Wednesday, June 12, 2024

Lucky Friday will dig deeper

by Nicole Nolan
| December 2, 2010 8:00 PM


<p>Work on the No. 4 Shaft project continues as Cementation USA contractors work to create the shaft collar, working within a steel ring featuring an 18-foot inside diameter surrounded by a pattern of rebar that will soon reinforce cement.</p>

MULLAN - Hecla Mining Company has been working diligently on their No. 4 Shaft Project at the Lucky Friday mine for one year, and just recently announced that the decision has been made to bottom out the new shaft at 8800 feet. This will make the Lucky Friday mine the deepest mine in the Silver Valley, pushing it deeper than the previous record holder the Star mine in Burke.

This extension from the original bottom level of 7800 feet will add six months to the projected schedule, with an approximate completion date of late 2014 or early 2015.

Final approval for the project by the Hecla Board of Directors is expected mid-2011, but much progress has already been made as the underground hoist room at the 4900 level has been excavated ahead of schedule this year. Work to construct the foundations for the main production hoist as well as the formation of the shaft collar is currently underway.

"Logistically it is a real challenge," said Mike Dexter, Lucky Friday mine manager. Crew schedules are coordinated between the Cementation, USA contractors working on the No. 4 Shaft Project and the Lucky Friday miners going about their day-to-day production. "We have to continue to feed the mill, which pays the bills."

Once on the surface or working underground the two operations are divorced, and only the shaft time coming up and going down is shared.

The entire project is estimated to cost from $150 to $200 million and it is believed that, once completed, the new shaft will increase the mine's annual silver production by approximately 50 percent from current levels. This increase in production is influenced by the expectation of ore grade to increase from its current grade of 10.4 ounces of silver per ton to more than 14 ounces of silver per ton. Also, mill throughput of ore is expected to increase from approximately 350 to 375 thousand tons each year.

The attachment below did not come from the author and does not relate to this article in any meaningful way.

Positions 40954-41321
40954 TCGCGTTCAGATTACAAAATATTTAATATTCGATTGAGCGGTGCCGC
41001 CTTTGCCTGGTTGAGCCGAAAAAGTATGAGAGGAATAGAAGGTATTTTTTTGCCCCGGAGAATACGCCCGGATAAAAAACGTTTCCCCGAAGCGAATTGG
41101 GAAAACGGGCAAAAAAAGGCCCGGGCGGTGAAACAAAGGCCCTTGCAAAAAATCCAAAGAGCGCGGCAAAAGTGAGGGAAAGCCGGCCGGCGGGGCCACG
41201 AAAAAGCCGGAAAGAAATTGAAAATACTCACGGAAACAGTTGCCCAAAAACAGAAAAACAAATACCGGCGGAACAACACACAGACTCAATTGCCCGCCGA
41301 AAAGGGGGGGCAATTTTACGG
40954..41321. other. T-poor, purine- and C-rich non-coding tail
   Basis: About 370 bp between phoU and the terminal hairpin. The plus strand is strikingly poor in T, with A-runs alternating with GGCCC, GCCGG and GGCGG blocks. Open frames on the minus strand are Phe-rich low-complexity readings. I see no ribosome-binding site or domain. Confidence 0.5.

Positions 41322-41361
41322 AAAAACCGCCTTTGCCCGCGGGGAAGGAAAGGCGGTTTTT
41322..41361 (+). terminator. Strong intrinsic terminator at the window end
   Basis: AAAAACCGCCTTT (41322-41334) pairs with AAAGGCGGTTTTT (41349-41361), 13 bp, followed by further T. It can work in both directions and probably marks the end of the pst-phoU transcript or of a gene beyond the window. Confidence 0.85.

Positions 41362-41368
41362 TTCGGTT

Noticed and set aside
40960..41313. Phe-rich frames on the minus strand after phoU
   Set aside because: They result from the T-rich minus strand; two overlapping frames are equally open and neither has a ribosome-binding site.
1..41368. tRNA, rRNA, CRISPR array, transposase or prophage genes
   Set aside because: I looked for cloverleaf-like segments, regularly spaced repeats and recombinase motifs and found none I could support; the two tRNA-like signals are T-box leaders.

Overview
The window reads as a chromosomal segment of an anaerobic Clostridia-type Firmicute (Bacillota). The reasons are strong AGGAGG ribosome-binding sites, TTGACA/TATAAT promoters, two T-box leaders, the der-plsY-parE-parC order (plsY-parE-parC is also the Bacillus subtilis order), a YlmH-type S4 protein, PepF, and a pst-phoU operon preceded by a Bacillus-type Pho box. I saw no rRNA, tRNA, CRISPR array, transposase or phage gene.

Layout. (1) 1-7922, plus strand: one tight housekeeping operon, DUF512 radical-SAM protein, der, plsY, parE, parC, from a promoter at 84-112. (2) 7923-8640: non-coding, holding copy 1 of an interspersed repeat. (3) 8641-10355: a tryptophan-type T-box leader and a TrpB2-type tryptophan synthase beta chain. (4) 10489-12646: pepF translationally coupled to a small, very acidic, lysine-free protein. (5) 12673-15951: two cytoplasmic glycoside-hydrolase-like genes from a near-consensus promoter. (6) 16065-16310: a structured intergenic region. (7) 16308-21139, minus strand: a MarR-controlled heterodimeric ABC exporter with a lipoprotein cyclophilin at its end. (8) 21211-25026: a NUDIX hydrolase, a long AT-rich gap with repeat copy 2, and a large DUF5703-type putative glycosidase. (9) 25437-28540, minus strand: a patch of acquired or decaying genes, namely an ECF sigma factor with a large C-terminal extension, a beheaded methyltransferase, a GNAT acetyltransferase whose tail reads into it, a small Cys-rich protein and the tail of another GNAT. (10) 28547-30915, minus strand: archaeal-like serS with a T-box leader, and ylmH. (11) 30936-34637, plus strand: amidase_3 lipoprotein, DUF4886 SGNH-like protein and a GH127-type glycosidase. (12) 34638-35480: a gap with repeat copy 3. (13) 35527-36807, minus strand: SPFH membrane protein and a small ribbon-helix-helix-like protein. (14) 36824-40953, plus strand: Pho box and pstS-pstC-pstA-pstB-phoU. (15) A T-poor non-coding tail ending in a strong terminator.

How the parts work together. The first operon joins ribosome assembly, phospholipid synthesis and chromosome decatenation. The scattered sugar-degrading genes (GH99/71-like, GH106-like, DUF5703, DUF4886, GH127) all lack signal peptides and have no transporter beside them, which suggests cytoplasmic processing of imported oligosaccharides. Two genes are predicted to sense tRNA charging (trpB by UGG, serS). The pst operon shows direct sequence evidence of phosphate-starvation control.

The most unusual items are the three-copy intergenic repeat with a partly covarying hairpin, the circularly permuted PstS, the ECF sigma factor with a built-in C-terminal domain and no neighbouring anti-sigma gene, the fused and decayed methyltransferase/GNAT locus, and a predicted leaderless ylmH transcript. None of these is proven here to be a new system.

With no debt and approximately $200 million on hand in cash as of June 2010, Hecla Mining Company is poised to fund all of the capital requirements for the No. 4 Shaft Project internally.

The Lucky Friday mine has been operating in the Silver Valley since 1942, and the operation milled their 10 millionth ton this year. Development of the No. 4 Shaft is expected to extend the life of the mine beyond 2030.

"It's not inconceivable to see another 100 years of production," Dexter said. "That makes us pretty unique in the world."

Further work to be done is shaft sinking and station development, which is scheduled to be completed by the fourth quarter of 2011. Major components of the project that have arrived at the site include the permanent hoist to go underground, underground concrete trucks and temporary sinking plant facilities.

"This truly is a large undertaking," Dexter said. "If appropriate and when completed, the (No. 4 Shaft) will provide a long future for a terrific ore body."